Many more moose: Local population has increased dramatically in 20 years

An estimated 30 moose have made their home at Steamboat Ski Resort, which created the need for joint wildlife studies and increased proactive management practices for skier-moose safety.
Steamboat Resort/Courtesy photo

Seeing a moose in the Yampa Valley is no longer a rare occurrence as the population of the large, long-legged animals in Routt County has increased an estimated sevenfold over the past 20 years.

Colorado Parks & Wildlife Terrestrial Biologist Eric Vannatta estimates the moose population in Routt County has grown from some 50 animals two decades ago to 350 now.

The local population of Shiras moose is healthy and continues to expand, as the animals travel and disperse into parts of the valley that provide good habitat, Vannatta said.

CPW officials consider the high number of moose a great sign for Northwest Colorado because it represents a successful reintroduction story.

The moose in Routt County include generations of animals that gradually migrated south from the North Park area near Walden. According to CPW, Colorado wildlife managers transplanted 24 moose from Utah and Wyoming in 1978 and 1979 to North Park.

The growing number of local moose is apparent at the Steamboat Resort, which Vannatta estimates is home for up to 30 moose.

Moose activity at the ski area was tracked during a four-year study from 2017 to 2021 to help understand the animals’ seasonal movement patterns. For the study, project partners CPW, the ski area and U.S. Forest Service tracked 21 animals that were darted, collared and ear tagged. The GPS collars dropped off the moose remotely in October 2021.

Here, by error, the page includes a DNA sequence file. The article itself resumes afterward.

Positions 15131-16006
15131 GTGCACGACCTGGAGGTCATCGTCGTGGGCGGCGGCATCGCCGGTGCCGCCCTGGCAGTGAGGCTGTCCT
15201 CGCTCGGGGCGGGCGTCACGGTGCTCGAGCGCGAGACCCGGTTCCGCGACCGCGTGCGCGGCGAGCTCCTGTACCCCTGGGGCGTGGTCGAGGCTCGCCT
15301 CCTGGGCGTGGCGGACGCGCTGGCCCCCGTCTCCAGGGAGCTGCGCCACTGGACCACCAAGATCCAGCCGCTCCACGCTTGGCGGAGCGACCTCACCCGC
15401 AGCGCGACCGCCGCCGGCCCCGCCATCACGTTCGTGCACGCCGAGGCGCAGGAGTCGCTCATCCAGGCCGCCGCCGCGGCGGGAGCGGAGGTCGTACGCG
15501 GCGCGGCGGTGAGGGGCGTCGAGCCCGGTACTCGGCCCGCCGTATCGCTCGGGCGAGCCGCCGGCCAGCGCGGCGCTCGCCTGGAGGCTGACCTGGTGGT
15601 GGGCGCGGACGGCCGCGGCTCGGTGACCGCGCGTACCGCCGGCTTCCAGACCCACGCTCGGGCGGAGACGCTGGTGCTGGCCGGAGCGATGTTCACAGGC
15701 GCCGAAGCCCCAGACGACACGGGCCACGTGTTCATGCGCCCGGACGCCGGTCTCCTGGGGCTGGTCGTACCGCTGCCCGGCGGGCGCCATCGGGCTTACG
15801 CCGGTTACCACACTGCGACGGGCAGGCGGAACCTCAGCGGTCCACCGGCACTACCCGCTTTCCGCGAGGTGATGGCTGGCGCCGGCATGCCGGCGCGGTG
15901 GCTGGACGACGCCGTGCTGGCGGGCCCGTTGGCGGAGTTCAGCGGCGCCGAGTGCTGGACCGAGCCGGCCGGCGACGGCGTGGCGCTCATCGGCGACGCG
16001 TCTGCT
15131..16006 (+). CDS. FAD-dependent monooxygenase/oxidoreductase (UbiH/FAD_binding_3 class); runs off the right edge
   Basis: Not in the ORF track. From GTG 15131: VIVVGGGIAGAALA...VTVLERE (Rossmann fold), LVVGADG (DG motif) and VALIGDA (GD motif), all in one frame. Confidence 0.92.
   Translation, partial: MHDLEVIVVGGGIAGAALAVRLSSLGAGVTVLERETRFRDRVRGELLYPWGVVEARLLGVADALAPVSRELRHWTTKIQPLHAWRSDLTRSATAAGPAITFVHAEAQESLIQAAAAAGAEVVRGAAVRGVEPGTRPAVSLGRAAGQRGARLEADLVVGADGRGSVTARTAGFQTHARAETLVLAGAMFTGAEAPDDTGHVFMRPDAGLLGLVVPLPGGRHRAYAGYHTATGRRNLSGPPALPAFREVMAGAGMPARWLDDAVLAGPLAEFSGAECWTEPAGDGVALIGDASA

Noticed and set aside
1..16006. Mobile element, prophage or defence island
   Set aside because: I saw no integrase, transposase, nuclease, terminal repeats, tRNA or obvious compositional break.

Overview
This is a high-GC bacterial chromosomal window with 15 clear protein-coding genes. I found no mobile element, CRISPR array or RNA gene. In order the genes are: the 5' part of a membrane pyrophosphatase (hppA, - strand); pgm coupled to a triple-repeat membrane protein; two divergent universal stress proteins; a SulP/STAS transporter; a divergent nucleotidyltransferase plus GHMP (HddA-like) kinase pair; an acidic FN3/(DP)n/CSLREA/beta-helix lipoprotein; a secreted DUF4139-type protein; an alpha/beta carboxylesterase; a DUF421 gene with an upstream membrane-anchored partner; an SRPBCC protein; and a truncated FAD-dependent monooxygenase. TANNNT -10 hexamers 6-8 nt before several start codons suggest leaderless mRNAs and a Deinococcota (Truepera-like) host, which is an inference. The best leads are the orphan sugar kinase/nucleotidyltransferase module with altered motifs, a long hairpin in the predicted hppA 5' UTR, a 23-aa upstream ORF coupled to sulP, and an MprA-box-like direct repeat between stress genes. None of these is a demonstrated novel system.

A collared moose, part of a four-year Colorado Parks & Wildlife and partner study of 21 local moose, stops traffic in January 2018 along Amethyst Drive in Steamboat Springs.
John F. Russell/ Steamboat Pilot & Today archive

“The moose study originated because of increased moose activity on the mountain and our concern about potential risk and safety issues that could come from skier-moose conflicts,” said Lance Miles, the ski area’s project coordinator. “The first collaring program was successful, and we are looking forward to the next phase of collaring.”

Missy Dressen, USFS wildlife biologist for 23 years in Steamboat Springs, said the study showed, a bit surprisingly, that when moose settle at the ski area, the animals largely stay put.

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How to live safely with moose

• Give moose plenty of space and distance. If you encounter a moose at a close distance, back away slowly.

• Be a responsible pet owner. Off-leash or barking dogs may incite a moose to charge. Moose equate dogs with wolf predators.

• Never walk between a cow moose and her calf.

• Bull moose during the fall rut season (mid-September through October) are less predictable and may be more likely to respond aggressively. An aggressive moose will pin its ears back, lick their snout or raise hackles. Moose can run up to 35 mph.